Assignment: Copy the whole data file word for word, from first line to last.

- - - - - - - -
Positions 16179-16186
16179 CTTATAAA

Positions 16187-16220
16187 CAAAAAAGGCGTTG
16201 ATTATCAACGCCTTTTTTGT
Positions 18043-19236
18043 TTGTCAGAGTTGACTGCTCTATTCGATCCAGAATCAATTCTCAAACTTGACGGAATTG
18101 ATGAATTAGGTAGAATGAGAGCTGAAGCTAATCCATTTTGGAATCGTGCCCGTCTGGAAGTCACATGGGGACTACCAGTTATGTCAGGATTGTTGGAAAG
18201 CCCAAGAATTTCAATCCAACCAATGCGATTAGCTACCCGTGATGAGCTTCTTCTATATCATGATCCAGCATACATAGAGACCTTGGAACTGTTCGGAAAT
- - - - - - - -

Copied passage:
Positions 16179-16186
16179 CTTATAAA

Positions 16187-16220
16187 CAAAAAAGGCGTTG
16201 ATTATCAACGCCTTTTTTGT
Positions 18043-19236
18043 TTGTCAGAGTTGACTGCTCTATTCGATCCAGAATCAATTCTCAAACTTGACGGAATTG
18101 ATGAATTAGGTAGAATGAGAGCTGAAGCTAATCCATTTTGGAATCGTGCCCGTCTGGAAGTCACATGGGGACTACCAGTTATGTCAGGATTGTTGGAAAG
18201 CCCAAGAATTTCAATCCAACCAATGCGATTAGCTACCCGTGATGAGCTTCTTCTATATCATGATCCAGCATACATAGAGACCTTGGAACTGTTCGGAAAT